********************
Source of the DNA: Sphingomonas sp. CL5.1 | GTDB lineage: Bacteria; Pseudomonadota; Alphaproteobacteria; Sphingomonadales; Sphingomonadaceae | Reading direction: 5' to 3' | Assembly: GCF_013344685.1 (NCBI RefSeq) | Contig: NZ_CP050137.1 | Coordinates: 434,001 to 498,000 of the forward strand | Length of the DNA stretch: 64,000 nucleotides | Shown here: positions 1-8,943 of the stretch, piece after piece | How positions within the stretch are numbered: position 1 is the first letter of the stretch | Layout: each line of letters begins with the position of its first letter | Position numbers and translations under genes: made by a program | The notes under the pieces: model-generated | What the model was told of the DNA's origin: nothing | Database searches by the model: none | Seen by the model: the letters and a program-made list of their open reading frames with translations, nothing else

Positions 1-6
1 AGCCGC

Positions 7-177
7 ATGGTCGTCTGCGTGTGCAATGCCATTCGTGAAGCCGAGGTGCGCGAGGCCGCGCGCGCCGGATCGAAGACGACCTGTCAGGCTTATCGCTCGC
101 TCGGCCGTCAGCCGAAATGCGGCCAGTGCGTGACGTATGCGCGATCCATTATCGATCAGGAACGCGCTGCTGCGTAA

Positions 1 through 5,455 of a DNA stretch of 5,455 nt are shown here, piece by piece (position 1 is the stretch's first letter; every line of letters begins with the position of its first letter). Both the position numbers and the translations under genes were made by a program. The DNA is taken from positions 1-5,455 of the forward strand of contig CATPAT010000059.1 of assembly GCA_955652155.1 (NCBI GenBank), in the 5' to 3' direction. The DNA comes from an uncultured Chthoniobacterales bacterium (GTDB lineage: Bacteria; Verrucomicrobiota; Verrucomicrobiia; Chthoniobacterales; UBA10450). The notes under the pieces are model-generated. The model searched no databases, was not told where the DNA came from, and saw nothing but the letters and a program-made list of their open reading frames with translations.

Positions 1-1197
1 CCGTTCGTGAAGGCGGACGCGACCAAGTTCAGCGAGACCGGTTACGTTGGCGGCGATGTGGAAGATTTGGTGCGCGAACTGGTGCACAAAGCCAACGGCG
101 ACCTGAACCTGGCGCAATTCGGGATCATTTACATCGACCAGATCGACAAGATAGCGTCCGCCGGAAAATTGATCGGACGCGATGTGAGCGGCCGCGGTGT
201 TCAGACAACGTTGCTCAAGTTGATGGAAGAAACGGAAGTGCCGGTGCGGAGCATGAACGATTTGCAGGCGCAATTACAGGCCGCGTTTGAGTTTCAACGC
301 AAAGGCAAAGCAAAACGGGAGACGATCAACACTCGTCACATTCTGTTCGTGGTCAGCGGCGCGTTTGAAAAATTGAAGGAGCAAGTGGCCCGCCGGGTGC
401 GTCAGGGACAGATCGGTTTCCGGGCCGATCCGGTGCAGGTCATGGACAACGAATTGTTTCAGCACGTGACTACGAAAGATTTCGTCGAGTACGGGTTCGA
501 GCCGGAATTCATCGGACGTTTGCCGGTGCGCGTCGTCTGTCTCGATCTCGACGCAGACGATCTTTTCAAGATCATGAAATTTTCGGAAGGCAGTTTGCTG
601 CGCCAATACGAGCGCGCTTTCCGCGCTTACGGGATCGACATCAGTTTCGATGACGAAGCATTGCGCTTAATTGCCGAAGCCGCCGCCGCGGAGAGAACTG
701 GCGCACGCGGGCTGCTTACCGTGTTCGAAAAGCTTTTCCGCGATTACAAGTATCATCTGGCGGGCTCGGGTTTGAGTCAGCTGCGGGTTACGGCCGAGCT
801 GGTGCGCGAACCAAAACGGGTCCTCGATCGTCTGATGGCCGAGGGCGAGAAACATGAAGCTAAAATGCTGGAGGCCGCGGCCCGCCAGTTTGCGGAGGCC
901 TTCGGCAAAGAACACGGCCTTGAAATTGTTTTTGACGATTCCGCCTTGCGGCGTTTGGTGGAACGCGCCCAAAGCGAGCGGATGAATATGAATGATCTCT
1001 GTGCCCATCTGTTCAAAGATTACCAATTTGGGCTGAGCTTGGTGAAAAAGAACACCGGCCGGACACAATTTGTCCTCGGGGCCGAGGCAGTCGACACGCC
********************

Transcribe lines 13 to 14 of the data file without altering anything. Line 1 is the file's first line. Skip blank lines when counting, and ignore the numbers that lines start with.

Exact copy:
401 GTCAGGGACAGATCGGTTTCCGGGCCGATCCGGTGCAGGTCATGGACAACGAATTGTTTCAGCACGTGACTACGAAAGATTTCGTCGAGTACGGGTTCGA
501 GCCGGAATTCATCGGACGTTTGCCGGTGCGCGTCGTCTGTCTCGATCTCGACGCAGACGATCTTTTCAAGATCATGAAATTTTCGGAAGGCAGTTTGCTG